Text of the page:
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A victory for animal rights groups this week could pose a frightening prospect for UW-Madison scientists.

A judge Wednesday appointed a special prosecutor to decide whether nine scientists and officials should be criminally charged — which could mean a fine or jail time — under a state law that prohibits killing animals by decompression.

The scientists used sheep to study decompression sickness, or the bends. Multiple sheep died in the studies, which were funded in part by the U.S. Navy to learn how to prevent the malady in divers.

Officials at UW-Madison said they were aware of the state law but didn't believe it applied to them because of an exemption for scientific research in the state statutes.

The case has attracted national attention because it is unusual for animal rights groups, Madison-based Alliance for Animals and People for the Ethical Treatment of Animals (PETA), to use a state law to fight the research in court. Typically, such challenges fall under the federal animal welfare act and are investigated by the U.S. Department of Agriculture.

The risk of criminal charges could be worrisome to scientists who want to do research involving animal studies, university research officials said.

"Any kind of an approach that puts scientists or anyone else at risk for legal action obviously is going to have a kind of dampening effect," said Eric Sandgren, director of the UW-Madison animal care and use program, one of the nine who could be charged.

Violated state law

The studies, which have been going on for more than 20 years, have been used by the Navy to prevent or treat decompression sickness in submariners and divers, according to university officials. The experiments involved placing sheep in a hyperbaric chamber, subjecting them to increased atmospheric pressure, followed by decreased pressure, to simulate ascending from a dive.

Dale Bjorling, chairman of the department of surgical sciences in the UW-Madison School of Veterinary Medicine, said the decompression research has saved lives and prevented suffering among Navy divers. He said the work resulted in more accurate decompression tables for divers, allowing them to better calculate the amount of time needed to surface without getting the bends.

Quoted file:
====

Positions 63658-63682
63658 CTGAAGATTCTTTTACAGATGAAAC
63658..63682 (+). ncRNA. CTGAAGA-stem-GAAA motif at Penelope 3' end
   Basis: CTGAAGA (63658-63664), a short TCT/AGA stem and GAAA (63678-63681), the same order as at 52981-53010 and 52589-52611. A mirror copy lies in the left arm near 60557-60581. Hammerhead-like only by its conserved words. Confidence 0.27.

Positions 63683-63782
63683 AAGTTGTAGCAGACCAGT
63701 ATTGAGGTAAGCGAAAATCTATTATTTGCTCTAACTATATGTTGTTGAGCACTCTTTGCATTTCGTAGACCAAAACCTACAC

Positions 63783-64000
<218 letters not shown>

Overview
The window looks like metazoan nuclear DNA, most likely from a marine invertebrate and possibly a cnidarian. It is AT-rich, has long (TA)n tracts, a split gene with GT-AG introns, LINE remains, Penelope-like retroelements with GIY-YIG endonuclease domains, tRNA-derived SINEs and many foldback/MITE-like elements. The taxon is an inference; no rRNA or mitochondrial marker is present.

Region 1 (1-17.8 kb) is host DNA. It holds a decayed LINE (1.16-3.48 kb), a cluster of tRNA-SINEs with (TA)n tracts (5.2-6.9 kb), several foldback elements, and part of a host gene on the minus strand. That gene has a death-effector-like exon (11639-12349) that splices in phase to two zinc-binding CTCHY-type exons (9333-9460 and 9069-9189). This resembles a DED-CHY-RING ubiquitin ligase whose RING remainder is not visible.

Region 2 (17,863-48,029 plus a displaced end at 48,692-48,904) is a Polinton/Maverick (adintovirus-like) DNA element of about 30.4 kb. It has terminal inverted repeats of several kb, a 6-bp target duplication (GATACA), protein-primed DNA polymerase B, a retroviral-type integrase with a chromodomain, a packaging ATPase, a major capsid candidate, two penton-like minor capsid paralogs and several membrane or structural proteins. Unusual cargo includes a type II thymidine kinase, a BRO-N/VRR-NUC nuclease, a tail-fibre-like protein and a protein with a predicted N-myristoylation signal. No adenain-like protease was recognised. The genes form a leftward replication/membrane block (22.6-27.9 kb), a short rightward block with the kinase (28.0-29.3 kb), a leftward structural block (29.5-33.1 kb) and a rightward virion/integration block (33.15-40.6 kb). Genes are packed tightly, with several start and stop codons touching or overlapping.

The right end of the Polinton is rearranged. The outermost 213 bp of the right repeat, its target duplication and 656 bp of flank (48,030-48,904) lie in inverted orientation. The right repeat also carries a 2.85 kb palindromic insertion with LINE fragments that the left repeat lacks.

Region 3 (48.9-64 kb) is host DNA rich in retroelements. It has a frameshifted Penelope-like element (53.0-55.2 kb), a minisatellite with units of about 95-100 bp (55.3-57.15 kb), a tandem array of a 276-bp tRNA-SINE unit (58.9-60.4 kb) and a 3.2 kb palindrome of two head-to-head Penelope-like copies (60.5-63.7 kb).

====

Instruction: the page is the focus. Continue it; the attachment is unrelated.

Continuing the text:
After Dane County District Attorney Brian Blanchard issued an opinion that the studies violated state law in the fall, the university stopped the experiments, officials said. Blanchard decided not to prosecute because he said it would not be a wise use of resources.

That prompted PETA and Alliance for Animals to petition the court in March in an effort to get the state to prosecute.

"The fact that it's been going on year after year is particularly disturbing," said Kathy Guillermo, vice president of laboratory investigations at PETA. "This has gone unchecked for so long. This is a really horrible way to die."

UW-Madison has argued that the decompression law was intended to prevent animal shelters from using pressure chambers to euthanize animals. Attorneys for the university have said an exemption for research applies, but Dane County Circuit Court Judge Amy Smith wrote in her Wednesday decision that there is no such exemption to the decompression law.

She appointed Madison attorney David A. Geier to serve as special prosecutor to determine whether the nine university employees should be charged in the deaths of four sheep that fall within the statute of limitations. Other options are issuing an injunction to stop the experiments or imposing fines.

'Very, very chilling'

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Frankie Trull, president of the National Association for Biomedical Research, called the threat of criminal complaints against researchers using animals "very, very chilling."

Others involved in research on the UW-Madison campus agreed.

Bjorling said potential criminal charges could discourage scientists from pursuing important research that use animals as models.

"Absolutely," Bjorling said. "If you thought you could be subject to a criminal charge as a result."

Bjorling added that animal research has led to important advances in science and medicine. Opponents of such research argue that the science from animal research can be achieved through computer modeling but Bjorling said that isn't true.

"I really think that shows an incredible lack of understanding about this research," Bjorling said. "If some drugs were not perfected through animal testing, there could have been enormous human suffering...it revolves back to the philosophical question. Who are we going to put at risk?"

The controversy attached to UW-Madison animal research could also harm the university's ability to lure top talent, said Donna Paulnock, interim director of the Wisconsin National Primate Research Center.

"This could leave the impression that Wisconsin is not a good place to do biomedical research," Paulnock said. "Certainly recruiting and retaining both the best and the brightest could be affected."

Effects at UW-Madison

PETA's Guillermo said she doesn't know how often her group will be able to pursue similar legal action.

But she said PETA will continue to "try to be creative" in the way to approach these cases.

"In most states there aren't provisions for seeking justice for animals in this way," she said.

In a small way, the case has already had an effect at UW-Madison.

After Blanchard's opinion, Sandgren contacted researchers at UW-Madison who might be using decompression to study hypoxia, or oxygen deprivation, on mice.

If they weren't already doing so, Sandgren asked that those scientists use a nitrogen-based method to simulate atmospheric conditions rather than decompression.

Deborah Ziff can be reached at dziff@madison.com or 608-252-6234. Ron Seely can be reached at rseely@madison.com or 608-252-6131.

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